For those who have used vinyl flooring in the coop...

Discussion in 'Coop & Run - Design, Construction, & Maintenance' started by BirdBrain, Nov 26, 2007.

  1. BirdBrain

    BirdBrain Prefers Frozen Tail Feathers

    May 7, 2007
    How does it hold up over time? Are you finding that as you shovel out the litter that you are gouging it and making it troublesome to really clean up? I was just wondering if it was really such a wonderful idea or not. What are your thoughts?
  2. blue fire

    blue fire Chillin' With My Peeps

    May 2, 2007
    Murfreesboro, TN
    We just put some of the fake glue on tile in our coop and it is working out great. It has lasted for more than 2 months but of course there is bedding over it.
  3. BJ

    BJ Chillin' With My Peeps

    Mar 20, 2007
    We just installed it and I haven't cleaned it yet...but I was planning on using a broom rather than a shovel. It should just "slide" right out with a broom. But like I said, I haven't cleaned it yet, and time will tell...
  4. Redfeathers

    Redfeathers Chillin' With My Peeps

    Oct 11, 2007
    Gervais OR
    So far I'm really liking it. My chickens spilled water and the vinyl flooring saved the wood from soaking it up. It's easy to clean and is durable. I'm glad we put it down.
  5. Catalina

    Catalina Chillin' With My Peeps

    Jul 19, 2007
    I use it too and it's super easy to clean! [​IMG]
  6. kstaven

    kstaven Overrun With Chickens Premium Member

    Jan 26, 2007
    BC, Washington Border
    Use a plastic blade grain shovel or shop broom and it will not rip the flooring.
  7. TxChiknRanchers

    TxChiknRanchers Chillin' With My Peeps

    Aug 18, 2007
    Southeast Texas
    Quote:Nope...doesn't slide right out! We have cleaned ours once and it did anything but slide! DH has a very large 'squeegy' which he used to scrape the vinyl and that worked pretty well. We still had to soak some of the spots - they were like hardened glue!!

    Luckily for us he designed a 'slide out' floor so we could pull it out to clean it fully. We loaded it on the tractor bucket and carried it over to the water well - used the hose to soften and the squeegy to loosen the poo - then scraped it right into the tractor bucket! [​IMG]

  8. BlueMoon

    BlueMoon Chillin' With My Peeps

    Oct 3, 2007
    Scenic Verbank, NY
    Trick is to have no seams, it works best to cover the floor. We have chips over the vinyl. Also, can be very slippery for the chickens when exposed.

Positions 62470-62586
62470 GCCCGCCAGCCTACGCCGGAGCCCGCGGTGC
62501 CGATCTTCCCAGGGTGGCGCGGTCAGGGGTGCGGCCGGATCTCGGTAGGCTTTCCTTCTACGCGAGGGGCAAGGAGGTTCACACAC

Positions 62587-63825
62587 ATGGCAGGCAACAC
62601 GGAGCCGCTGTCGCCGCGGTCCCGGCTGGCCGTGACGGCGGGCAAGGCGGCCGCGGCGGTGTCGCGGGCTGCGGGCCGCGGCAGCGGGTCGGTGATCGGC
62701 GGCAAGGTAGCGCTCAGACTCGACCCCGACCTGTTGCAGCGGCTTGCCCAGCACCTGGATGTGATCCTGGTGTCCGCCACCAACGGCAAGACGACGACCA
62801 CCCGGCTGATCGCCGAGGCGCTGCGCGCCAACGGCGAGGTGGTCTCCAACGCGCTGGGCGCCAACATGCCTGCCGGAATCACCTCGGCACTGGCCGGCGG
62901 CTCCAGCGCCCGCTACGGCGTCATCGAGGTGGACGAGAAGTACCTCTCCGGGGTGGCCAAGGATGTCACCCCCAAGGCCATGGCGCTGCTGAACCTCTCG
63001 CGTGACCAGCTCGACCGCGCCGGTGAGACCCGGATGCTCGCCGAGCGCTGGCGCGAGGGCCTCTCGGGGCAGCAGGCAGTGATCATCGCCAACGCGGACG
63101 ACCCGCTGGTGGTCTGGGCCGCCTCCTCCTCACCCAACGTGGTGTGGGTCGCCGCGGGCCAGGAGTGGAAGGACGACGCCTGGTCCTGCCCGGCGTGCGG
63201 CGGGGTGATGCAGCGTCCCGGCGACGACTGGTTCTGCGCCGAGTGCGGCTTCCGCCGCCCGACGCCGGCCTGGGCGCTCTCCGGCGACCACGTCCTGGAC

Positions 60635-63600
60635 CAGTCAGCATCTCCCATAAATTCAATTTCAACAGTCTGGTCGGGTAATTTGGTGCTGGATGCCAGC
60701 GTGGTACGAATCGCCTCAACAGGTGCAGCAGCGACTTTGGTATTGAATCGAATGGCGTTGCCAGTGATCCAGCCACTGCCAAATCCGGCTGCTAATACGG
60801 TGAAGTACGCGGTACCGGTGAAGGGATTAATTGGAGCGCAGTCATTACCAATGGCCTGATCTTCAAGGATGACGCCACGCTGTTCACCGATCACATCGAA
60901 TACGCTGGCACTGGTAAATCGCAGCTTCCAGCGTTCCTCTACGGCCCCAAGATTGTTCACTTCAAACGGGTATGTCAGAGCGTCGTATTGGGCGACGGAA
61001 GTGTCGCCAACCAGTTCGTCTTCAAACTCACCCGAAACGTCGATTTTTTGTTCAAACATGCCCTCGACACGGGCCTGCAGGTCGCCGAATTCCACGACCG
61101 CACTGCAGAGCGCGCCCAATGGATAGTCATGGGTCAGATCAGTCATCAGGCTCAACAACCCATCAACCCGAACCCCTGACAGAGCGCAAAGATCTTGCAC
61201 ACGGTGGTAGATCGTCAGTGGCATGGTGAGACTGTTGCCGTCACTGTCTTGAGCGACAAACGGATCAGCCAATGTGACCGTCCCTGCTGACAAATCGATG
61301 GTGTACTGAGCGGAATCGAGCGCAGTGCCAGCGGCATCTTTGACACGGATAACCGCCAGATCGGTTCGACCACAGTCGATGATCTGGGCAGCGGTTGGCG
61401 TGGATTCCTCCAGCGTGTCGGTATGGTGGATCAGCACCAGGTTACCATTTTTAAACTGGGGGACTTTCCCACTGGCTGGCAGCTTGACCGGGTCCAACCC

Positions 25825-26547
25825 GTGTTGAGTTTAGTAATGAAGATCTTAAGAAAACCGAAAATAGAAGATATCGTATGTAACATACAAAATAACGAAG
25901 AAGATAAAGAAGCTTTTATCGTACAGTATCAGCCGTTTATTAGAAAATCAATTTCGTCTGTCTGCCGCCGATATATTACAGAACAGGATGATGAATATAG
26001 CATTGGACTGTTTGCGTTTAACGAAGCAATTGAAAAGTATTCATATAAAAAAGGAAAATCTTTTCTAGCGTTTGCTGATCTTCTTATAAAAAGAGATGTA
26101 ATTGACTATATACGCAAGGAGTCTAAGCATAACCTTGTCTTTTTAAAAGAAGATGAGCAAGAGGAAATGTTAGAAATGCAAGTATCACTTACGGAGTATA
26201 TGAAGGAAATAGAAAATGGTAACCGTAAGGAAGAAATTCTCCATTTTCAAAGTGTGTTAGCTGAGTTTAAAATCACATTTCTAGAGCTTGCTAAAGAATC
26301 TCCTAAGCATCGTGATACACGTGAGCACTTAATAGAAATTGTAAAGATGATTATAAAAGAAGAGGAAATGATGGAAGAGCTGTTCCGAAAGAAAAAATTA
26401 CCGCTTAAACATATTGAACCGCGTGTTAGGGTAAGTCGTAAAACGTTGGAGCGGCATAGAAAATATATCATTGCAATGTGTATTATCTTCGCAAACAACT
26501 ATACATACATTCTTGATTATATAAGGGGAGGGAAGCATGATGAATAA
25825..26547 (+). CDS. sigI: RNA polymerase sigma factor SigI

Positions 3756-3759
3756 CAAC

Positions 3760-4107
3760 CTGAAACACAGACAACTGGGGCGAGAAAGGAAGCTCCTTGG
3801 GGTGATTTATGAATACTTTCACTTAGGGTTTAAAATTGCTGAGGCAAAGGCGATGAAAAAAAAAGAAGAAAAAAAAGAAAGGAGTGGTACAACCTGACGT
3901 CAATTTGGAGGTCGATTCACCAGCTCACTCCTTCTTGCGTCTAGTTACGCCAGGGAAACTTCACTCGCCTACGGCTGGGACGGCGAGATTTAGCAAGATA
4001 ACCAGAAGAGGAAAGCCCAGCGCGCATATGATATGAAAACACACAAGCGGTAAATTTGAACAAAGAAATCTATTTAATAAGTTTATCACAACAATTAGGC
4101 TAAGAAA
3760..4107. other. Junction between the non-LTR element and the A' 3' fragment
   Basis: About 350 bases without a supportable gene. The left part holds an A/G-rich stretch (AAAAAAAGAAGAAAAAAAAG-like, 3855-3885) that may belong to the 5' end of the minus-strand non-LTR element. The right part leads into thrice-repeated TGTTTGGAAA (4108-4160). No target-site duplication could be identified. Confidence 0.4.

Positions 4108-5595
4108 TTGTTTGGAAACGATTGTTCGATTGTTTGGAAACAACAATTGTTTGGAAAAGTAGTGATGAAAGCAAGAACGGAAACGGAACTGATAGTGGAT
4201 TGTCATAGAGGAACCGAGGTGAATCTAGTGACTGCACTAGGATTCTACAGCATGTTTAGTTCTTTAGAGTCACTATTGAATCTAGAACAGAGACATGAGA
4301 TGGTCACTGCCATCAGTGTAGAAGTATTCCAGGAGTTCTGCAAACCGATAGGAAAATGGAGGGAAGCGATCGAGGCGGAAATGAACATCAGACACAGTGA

9. BirdBrain

    BirdBrain Prefers Frozen Tail Feathers

    May 7, 2007
    So does it really matter if it is the high grade vinyl remnants from the hardware or flooring store, or will the cheap stuff do...I guess I am saying, will it pay off in the long run to put out a few more shekels to get something a bit higher grade so it will hold up longer.

    Brenda, Do you have pictures of this coop cleaning exercise? I would love to see how your removeable floor works.

    Blue Moon, How long have you had your vinyl in your coop? Do you see needing to replace it any time soon. That just sounds like a job I would like to avoid.

    I am assuming that a coop with vinyl flooring has it sealed at the edges so nothing can get under (including water) and possibly have the vinyl up the walls, say, a foot or so to protect the walls for use with the deep litter method. Do you provide for a drain somehow to get the water out after you have hosed it down? How does that work? Or am I trying to design a space shuttle with parts from the hardware store?
  10. BlueMoon

    BlueMoon Chillin' With My Peeps

    Oct 3, 2007
    Scenic Verbank, NY
    Use high end scraps. PVC is so environmentally destructive that I am reluctant to even suggest it. High end scraps would be going into a dumpster and if they're scraps, have already been offgassing (think new car smell).

    We've had the pieces in since March and they're fine. Until all of the phthalates leech out, we're set. Only problem is where there's a seam and the floor is exposed - which is very close to the water. So that gets wet and stays wet.

    A more environmentally sound way could be to coat the floor with an oil or wax that gets absorbed and let it cure for a long while before using.

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